JVM Abstracting Abstract Machine
Java Scala Shell
Fetching latest commit…
Cannot retrieve the latest commit at this time.
Permalink
Failed to load latest commit information.
bin
docs
examples Merge branch 'jfxpanel' Feb 4, 2017
jars
licenses
project Renamed project/assembly.sbt to project/sbt-assembly.sbt Jan 6, 2017
resources
src
.gitignore
README.md Fix typo in `README.md` Dec 26, 2016
build.sbt

README.md

Jaam: JVM Abstracting Abstract Machine

Jaam analyzes JVM bytecode to try to discover vulnerabilities and side channels.

Contents

Disclaimer

This is an early work in progress. There are a lot of rough edges and bugs.

License

This project is licensed under the Two-Clause BSD License with the exception of bundled files from external projects, which are distributed under the external project's license. See licenses/README.md for details.

Requirements

The only requirement is to have a copy of the Java JRE installed so that java can be run.

Building the tool automatically downloads the other parts that are needed.

Building

To compile the project for use, simply run the following from the top level of your Jaam directory:

./bin/sbt assembly

Usage

Currently the project functions in two parts: an abstract interpreter (which produces a static analysis of the Java application of your choosing) and a visualizer (which makes it easy to look at the analysis results).

Note that you must have completed building Jaam before proceeding.

Abstract Interpreter

To run the abstract interpreter, use the bin/jaam-interpreter script. You can supply a few options:

Option Argument
--classpath The classpath for the application to be analyzed.
-c, --class Fully qualified name of the main class to be analyzed.
-m, --method Method name of the main method to be analyzed.
-o, --outfile Filename at which to save analysis output.
-l, --log Specify the logging level.

The --classpath option takes a :-delimited list of directories or .jar files that are the classpath of the application to be analyzed.

The --class option takes the fully qualified name (e.g. com.example.project.Main) of the class containing the main method from which to start analyzing.

The --method option takes the name of the main method from which to start analyzing. It is usually main.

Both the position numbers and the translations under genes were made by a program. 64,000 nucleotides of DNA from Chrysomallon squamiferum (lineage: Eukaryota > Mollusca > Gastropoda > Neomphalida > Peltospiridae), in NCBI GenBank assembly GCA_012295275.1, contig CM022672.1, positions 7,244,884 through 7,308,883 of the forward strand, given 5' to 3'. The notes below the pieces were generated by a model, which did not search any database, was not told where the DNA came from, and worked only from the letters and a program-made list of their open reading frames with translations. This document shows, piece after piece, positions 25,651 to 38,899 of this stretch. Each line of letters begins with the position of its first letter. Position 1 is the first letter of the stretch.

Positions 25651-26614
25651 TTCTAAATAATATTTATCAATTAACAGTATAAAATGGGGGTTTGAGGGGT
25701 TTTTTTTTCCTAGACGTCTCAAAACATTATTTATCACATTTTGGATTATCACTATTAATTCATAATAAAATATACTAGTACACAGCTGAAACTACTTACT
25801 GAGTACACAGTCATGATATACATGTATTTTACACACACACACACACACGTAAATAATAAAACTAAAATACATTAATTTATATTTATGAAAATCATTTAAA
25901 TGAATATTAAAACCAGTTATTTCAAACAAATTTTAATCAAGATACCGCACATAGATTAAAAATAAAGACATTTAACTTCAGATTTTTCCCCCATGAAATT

The --outfile option takes a filename at which to save the analysis output. This file is in a binary format and is conventionally named with a .jaam suffix. If you give no --outfile specification, the interpreter will use the fully qualified class name for the filename (e.g. com.example.project.Main.jaam).

The --log option takes a logging level to determine how much information to output to stdout. The levels are (in increasing order of verbosity): none, error, warn, info, debug, and trace. The default level is info.

Example Usage for a .class File

To analyze the Factorial class located in the examples directory in this repository, first compile it to a .class file by running javac *.java in the examples directory. Then run the interpreter from the top-level directory of the repository:

./bin/jaam-interpreter --classpath examples -c Factorial -m main

You will see some output to the console, and a file named Factorial.jaam will be created inside your current working directory. This file contains the raw output that will be used by the visualizer.

You can try this with most of the files in examples/. However, Static currently generates an error when run, and Fib and Fibonacci currently produce huge (and incorrect) graphs. The remaining tests work correctly, to our knowledge.

Example Usage for a .jar File

As another example, suppose test.jar contains the code to be analyzed and that the main class is com.example.project.Main with a main method named main. You would then invoke the interpreter with:

./bin/jaam-interpreter --classpath test.jar -c com.example.project.Main -m main

This would generate a file named com.example.project.Main.jaam that contains the analysis results.

Out-of-Memory Errors

You may get an out-of-memory error. If you do, you can run Jaam with extra heap memory by specifying your JAVA_OPTS. For example:

JAVA_OPTS="-Xmx8g" {jaam-interpreter invocation}

You can change '8g' to whatever amount of memory you need. You can also add other Java options for controlling stack size, etc.

Visualizer

To run the visualizer, simply do:

./bin/jaam-visualizer